WATERLOO — Wheaton Franciscan Healthcare will no longer allow vasectomies or tubal ligations to be performed at Covenant Medical Center.
The announcement indicates the move is based on the hospital’s affiliation with the Roman Catholic church.
“Like all Catholic health care organizations, Wheaton Franciscan Healthcare is called to adhere to the Ethical and Religious Directives for Catholic Health Care Services (ERDs),” the statement read. “We have been meeting with our providers and colleagues to ensure the medical services we provide are in accordance with these guidelines for Catholic health care services.
“Wheaton Franciscan Healthcare is no longer scheduling patients for vasectomies or tubal ligations,” it continued. “Wheaton Franciscan Healthcare remains committed to caring for the patients and communities we serve in the spirit of our Catholic values.”
Hospital officials said they would not speak beyond the official statement.
Covenant is part of the Wheaton Franciscan Healthcare-Iowa organization, a faith-based, 511-bed health-care organization providing comprehensive care at Covenant, Sartori in Cedar Falls and Mercy Hospital in Oelwein.
It is part of the 140-year system of care sponsored by the Wheaton Franciscan Sisters, formally incorporated in 1983. In 2016, the Wheaton Franciscan Sisters transferred Iowa operations to Mercy Health Network based out of Des Moines. Mercy Hospital in Des Moines also bans the procedures.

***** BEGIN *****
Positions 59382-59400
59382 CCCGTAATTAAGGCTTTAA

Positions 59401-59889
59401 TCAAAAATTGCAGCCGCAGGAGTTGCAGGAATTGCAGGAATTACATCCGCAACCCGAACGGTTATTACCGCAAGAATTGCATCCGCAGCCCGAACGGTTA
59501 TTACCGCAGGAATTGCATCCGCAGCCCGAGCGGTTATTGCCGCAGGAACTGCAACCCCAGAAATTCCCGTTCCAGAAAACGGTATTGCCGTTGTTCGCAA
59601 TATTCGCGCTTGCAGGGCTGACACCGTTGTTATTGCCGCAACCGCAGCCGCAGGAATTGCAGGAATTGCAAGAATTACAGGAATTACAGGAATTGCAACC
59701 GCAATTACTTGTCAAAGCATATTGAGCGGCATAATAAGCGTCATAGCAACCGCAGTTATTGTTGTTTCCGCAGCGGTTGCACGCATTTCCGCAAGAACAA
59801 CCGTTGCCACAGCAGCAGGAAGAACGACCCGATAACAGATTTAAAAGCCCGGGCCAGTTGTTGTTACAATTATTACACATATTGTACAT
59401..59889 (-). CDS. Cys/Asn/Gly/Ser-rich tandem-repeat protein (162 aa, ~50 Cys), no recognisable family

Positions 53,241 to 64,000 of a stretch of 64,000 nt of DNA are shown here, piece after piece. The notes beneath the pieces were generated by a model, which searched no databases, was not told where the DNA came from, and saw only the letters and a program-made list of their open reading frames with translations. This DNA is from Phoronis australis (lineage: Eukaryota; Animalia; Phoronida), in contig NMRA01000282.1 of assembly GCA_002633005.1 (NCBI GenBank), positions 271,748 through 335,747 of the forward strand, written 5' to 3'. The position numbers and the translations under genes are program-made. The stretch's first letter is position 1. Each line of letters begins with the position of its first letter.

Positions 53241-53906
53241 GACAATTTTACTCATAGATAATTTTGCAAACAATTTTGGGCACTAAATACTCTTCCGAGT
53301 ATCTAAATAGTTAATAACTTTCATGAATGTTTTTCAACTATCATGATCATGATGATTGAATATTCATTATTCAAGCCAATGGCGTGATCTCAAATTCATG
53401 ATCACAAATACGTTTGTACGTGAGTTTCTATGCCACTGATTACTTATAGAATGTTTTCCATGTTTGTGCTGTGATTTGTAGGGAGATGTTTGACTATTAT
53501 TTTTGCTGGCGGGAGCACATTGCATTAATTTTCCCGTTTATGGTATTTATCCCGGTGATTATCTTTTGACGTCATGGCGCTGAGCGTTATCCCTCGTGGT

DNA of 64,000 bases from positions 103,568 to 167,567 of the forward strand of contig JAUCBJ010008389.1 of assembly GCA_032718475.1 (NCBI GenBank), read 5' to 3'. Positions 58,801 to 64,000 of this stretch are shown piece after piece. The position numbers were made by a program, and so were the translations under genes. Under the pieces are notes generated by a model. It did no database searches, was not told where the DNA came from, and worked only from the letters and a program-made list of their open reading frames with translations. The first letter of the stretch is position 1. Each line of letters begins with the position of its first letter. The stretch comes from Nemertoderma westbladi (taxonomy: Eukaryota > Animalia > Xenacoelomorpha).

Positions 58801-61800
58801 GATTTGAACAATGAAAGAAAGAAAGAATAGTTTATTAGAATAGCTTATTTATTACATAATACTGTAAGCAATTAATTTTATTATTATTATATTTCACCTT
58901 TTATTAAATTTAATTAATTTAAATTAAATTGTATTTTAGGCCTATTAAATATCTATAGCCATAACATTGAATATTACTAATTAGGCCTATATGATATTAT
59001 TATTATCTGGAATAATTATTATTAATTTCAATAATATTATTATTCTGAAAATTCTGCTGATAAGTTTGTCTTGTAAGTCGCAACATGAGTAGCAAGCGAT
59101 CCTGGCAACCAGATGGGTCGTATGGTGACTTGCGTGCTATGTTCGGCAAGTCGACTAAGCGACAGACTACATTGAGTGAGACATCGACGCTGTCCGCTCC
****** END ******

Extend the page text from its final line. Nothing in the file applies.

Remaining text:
A tubal ligation — commonly known as getting one’s “tubes tied” — is a permanent form of birth control in which a woman’s fallopian tubes are sealed off, preventing eggs from being fertilized.
The stoppage of the two birth control procedures at religious-affiliated hospitals is a growing trend, which has faced criticism as the number of Catholic hospital beds continues to grow.
A position statement from the American College of Obstetricians and Gynecologists in 2016 and reaffirmed this year, noted the organization was concerned about the growing number of U.S. hospitals that limit the scope of reproductive health care services.
“Women should have access to scientifically based health care,” ACOG said. “Prohibitions on essential care that are based on religious or other nonscientific grounds can jeopardize women’s health and safety.”
MergerWatch, a nonprofit organization which advocates patient rights over religious and ethical beliefs, published a 2016 report indicating the number of acute care Catholic hospitals grew by 22 percent between 2001 and 2016, while the overall number of acute care hospitals fell by 6 percent.
Iowa had 42.1 percent of its acute care beds in hospitals operating under Catholic health restrictions, the second-highest rate in the nation behind Alaska, according to the MergerWatch report.